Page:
Midwives, doctors, nurses, partners, loved ones, and doulas can play essential roles on your birth team. Choose people who will treat you with respect and patience. The proper support can help decrease stress and inhibitions, so you can find your best coping mechanisms more easily.

3. Learn About Labor and Delivery

You can learn plenty about labor and delivery from books, magazines, websites, videos, classes, a hospital tour, and discussions with your health care provider, doula, family, and friends. Familiarize yourself with the procedures and customs at your hospital or birth center, and ask about how well your birth plan will fit with the policies in place.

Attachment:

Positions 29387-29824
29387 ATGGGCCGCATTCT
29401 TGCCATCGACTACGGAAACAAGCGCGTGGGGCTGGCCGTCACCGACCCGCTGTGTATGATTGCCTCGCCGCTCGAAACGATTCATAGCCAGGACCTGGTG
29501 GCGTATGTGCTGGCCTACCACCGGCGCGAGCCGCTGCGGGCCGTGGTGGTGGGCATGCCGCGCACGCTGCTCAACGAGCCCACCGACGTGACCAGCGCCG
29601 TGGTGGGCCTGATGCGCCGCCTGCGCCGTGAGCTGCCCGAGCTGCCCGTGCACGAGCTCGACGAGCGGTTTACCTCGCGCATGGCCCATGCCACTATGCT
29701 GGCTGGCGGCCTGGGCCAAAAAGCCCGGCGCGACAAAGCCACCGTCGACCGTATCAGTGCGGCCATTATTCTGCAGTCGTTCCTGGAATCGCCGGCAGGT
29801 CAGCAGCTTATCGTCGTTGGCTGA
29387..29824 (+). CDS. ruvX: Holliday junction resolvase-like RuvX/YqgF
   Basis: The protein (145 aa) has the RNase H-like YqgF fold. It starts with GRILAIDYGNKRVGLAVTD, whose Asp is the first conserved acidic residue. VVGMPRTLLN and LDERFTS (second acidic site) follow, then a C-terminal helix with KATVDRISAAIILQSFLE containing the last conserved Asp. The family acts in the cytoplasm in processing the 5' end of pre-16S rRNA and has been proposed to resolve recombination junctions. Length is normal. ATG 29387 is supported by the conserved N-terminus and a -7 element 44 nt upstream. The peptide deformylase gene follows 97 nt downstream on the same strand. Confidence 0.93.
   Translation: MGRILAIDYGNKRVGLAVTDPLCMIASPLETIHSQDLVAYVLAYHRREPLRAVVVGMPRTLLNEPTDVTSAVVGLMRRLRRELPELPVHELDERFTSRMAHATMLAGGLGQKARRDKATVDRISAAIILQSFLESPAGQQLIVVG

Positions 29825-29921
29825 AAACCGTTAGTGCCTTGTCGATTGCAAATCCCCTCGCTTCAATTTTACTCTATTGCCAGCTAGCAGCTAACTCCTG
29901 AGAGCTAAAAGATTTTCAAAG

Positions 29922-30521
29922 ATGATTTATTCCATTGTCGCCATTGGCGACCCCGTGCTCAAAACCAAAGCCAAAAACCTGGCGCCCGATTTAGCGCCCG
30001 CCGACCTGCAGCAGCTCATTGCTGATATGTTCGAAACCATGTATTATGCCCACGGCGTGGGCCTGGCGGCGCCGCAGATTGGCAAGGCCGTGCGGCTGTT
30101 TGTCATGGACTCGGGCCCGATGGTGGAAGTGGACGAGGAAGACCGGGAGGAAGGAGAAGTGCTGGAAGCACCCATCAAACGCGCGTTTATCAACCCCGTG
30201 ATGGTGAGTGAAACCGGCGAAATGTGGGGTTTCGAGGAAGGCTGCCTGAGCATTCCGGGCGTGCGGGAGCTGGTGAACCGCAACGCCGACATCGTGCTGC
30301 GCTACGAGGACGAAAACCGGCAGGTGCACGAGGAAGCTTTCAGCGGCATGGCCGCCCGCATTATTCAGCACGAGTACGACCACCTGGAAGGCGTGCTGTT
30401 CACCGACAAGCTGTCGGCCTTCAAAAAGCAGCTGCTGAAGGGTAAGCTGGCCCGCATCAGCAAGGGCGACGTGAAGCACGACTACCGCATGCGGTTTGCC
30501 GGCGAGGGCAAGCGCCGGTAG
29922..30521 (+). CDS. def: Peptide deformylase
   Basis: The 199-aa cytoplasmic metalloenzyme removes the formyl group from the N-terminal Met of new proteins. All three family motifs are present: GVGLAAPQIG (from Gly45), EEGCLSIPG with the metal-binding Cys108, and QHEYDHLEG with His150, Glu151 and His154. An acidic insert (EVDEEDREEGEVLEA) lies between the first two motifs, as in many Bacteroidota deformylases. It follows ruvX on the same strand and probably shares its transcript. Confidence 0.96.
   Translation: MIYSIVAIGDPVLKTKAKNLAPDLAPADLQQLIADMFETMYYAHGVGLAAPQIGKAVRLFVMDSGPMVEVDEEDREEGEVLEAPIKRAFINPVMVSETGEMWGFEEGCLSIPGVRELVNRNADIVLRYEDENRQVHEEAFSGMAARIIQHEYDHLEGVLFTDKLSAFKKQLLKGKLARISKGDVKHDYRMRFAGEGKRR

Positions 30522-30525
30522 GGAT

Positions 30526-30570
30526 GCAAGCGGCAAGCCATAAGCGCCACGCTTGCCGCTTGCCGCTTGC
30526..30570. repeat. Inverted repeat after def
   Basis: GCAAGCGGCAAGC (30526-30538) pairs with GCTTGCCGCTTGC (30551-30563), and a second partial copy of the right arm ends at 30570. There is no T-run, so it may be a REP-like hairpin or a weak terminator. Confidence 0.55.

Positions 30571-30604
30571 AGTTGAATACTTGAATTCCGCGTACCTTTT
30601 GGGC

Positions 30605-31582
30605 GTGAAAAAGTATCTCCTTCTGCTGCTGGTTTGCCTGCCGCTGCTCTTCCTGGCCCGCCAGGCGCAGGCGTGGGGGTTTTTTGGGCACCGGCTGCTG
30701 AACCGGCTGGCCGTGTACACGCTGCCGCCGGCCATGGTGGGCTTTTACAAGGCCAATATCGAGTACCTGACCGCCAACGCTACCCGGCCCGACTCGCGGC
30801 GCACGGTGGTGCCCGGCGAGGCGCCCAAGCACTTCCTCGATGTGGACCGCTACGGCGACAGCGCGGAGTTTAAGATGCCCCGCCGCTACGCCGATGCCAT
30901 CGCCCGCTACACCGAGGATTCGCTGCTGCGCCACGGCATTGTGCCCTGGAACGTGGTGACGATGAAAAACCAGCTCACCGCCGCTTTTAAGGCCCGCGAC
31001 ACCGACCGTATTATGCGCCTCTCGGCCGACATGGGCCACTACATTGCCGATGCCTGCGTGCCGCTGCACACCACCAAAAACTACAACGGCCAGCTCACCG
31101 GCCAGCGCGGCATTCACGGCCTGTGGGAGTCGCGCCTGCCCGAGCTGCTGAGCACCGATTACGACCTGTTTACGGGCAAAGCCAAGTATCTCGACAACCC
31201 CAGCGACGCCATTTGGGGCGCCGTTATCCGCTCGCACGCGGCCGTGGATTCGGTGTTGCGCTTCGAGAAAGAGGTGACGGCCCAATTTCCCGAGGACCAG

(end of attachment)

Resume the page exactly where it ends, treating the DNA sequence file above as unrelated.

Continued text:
These discussions are best had before labor so that you can plan ahead and maximize your comfort. Remember, more knowledge means fewer surprises.

4. Express Your Fears

Are you worried about pain, needles, medicines, or losing control? Speak with a knowledgeable and trusted friend, childbirth educator, or doula. Voicing your concerns can bring some relief and help you learn more about practical solutions to your concerns. Stating your preferences in a birth plan can also help calm fears.

5. Practice Rhythmic Breathing

Breathing techniques can help you manage contractions. Breathe fully in a slow rhythm during contractions. Release tension with each exhalation. You can even try moaning. Alternatively, you can also try taking quick breaths, about one every 2 to 3 seconds (20 to 30 per minute). If you lose your rhythm, your partner can help you regain it with eye contact, rhythmic hand or head movements, or by talking you through contractions.